6. tom_s

    Member

    Jun 27, 2014
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    at power supply with the p8 and p9 connectors (thanks google) with a mains power on switch.

    atx power supply sends voltage to the motherboard and the motherboard turns on the supply by pulling power good low.
    at power supply, its the power supply that tells the motherboard the power is good. pin 1 can be safely ignored.

    as the switch on works differently, i doubt it would need a load to switch on

    not sure what pin 2 is (key)

    [​IMG]

    edit: typo
     
  7. adam555

    Thread Starter Active Member

    Aug 17, 2013
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    I saw those connections for AT and ATX formats yesterday, but they don't match my PSU; this one is older than the AT format, with 17 pins in one row instead of the 12 from the AT.

    There is no "Key" or "Power Good" on this PSU; the only cable that's not ground or any of the voltages is a yellow cable that is marked as "Power Down".

    I checked and it doesn't need any cable to ground nor a load to turn on, just the main switch is enough. What I don't know is if I can damage it without a load, and what the "Power Down" yellow cable is for.
     
  8. ian field

    Distinguished Member

    Oct 27, 2012
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    They usually have a bleed resistor on all the outputs, so the rails might well come up with no external load - but the minus and 12V rails will collapse as soon as you load them if the +5V isn't loaded.

    The +5V rail is the one that is regulated - it controls the mark-space ratio of the power switching, if that isn't loaded there will only be narrow pulses in the transformer (very little energy).

    The early low powered ones had 78xx/79xx regulators for the other rails, as power ratings increased, it exceeded the ratings of a 3 terminal regulator and subsequent designs relied on very tight coupling between the secondary windings - balancing chokes also became common, but I'm not entirely clear on how they worked.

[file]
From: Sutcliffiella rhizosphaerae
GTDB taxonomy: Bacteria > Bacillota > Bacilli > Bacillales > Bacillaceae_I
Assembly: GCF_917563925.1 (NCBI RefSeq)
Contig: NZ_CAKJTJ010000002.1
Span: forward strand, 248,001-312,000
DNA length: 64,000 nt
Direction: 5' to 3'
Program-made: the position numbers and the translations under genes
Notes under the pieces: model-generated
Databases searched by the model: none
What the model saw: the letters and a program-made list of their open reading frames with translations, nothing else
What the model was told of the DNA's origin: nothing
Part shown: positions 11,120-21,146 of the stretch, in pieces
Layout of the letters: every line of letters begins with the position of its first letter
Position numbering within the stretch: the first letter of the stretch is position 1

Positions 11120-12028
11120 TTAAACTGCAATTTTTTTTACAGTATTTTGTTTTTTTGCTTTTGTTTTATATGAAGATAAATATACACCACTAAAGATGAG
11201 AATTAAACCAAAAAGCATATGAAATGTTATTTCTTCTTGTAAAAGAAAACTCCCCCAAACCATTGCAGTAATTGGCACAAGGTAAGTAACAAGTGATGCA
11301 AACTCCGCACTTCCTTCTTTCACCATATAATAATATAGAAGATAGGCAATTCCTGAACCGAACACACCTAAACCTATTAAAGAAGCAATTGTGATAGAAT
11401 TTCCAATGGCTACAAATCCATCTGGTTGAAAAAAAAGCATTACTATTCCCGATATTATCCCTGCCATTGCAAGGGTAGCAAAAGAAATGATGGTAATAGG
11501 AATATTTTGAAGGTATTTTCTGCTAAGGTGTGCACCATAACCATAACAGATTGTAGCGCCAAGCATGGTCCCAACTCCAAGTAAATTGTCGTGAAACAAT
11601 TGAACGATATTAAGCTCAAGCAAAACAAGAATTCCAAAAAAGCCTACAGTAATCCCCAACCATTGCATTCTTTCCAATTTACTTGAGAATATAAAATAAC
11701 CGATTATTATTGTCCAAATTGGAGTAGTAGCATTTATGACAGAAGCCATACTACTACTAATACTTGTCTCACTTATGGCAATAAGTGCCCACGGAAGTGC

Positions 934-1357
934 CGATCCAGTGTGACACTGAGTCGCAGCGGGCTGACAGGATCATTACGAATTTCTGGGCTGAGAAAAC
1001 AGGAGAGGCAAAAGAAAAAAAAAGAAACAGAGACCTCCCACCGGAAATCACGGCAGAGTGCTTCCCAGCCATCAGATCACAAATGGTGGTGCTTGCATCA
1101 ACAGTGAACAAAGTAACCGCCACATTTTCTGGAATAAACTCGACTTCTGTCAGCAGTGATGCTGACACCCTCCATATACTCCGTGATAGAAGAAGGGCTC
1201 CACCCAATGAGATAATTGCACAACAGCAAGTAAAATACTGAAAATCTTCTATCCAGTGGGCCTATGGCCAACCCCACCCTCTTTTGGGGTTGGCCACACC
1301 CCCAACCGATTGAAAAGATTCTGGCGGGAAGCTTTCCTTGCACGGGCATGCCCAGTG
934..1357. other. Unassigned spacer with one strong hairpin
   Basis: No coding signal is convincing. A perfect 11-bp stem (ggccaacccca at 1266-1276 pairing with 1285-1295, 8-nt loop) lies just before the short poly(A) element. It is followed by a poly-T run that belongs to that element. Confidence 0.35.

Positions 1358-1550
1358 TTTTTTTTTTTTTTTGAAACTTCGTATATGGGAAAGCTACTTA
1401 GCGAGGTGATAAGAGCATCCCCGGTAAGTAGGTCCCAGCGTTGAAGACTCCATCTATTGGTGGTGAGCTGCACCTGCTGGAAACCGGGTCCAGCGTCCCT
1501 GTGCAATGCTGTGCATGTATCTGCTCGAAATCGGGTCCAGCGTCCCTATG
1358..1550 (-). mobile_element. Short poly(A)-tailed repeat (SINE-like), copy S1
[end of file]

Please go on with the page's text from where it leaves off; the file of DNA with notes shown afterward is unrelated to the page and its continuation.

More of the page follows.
9. adam555

    Thread Starter Active Member

    Aug 17, 2013
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    So I will need a dummy load on the +5v anyway. How do I calculate the watts?

    Also, do you think it's true what they say about damaging the PSU without it. I'm asking because I was about to test how much power I can get out of the 12v without and with different loads on the +5v.
     
  10. ian field

    Distinguished Member

    Oct 27, 2012
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    You can get a rough idea by loading it with a 12V 21W indicator bulb, that should light a bit less than half bright, if that doesn't hold up the load you put on the other rails - try a H4 bulb filament. You can guesstimate the equivalent resistance of whichever filament.

    You don't exactly have to calculate to 4 decimal places.
     
  11. adam555

    Thread Starter Active Member

    Aug 17, 2013
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    I have hundreds of LEDs of all types and colors, but not a single bulb shorter than 220v 40W. :(

    I was planning instead to test the 12V with a motor -good for 12v and more than 200mA- and increase the current with a potentiometer; this ways see if it works without and with different loads on the +5v.

    If I understood correctly, the bigger the load on the +5v, the more current I can get out of the other rails; is that it?
     
    Last edited: Sep 22, 2014
  12. adam555

    Thread Starter Active Member

    Aug 17, 2013
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    Got 1W out of the +12v without any load on any other rail...
     
  13. adam555

    Thread Starter Active Member

    Aug 17, 2013
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    Went up to 200mA with the -12v without dummy load and I would probably could have gone all the way to the maximum 300mA for that rail; just that I didn't want to risk it, since 200mA is more than enough for what I'm planning to use it for.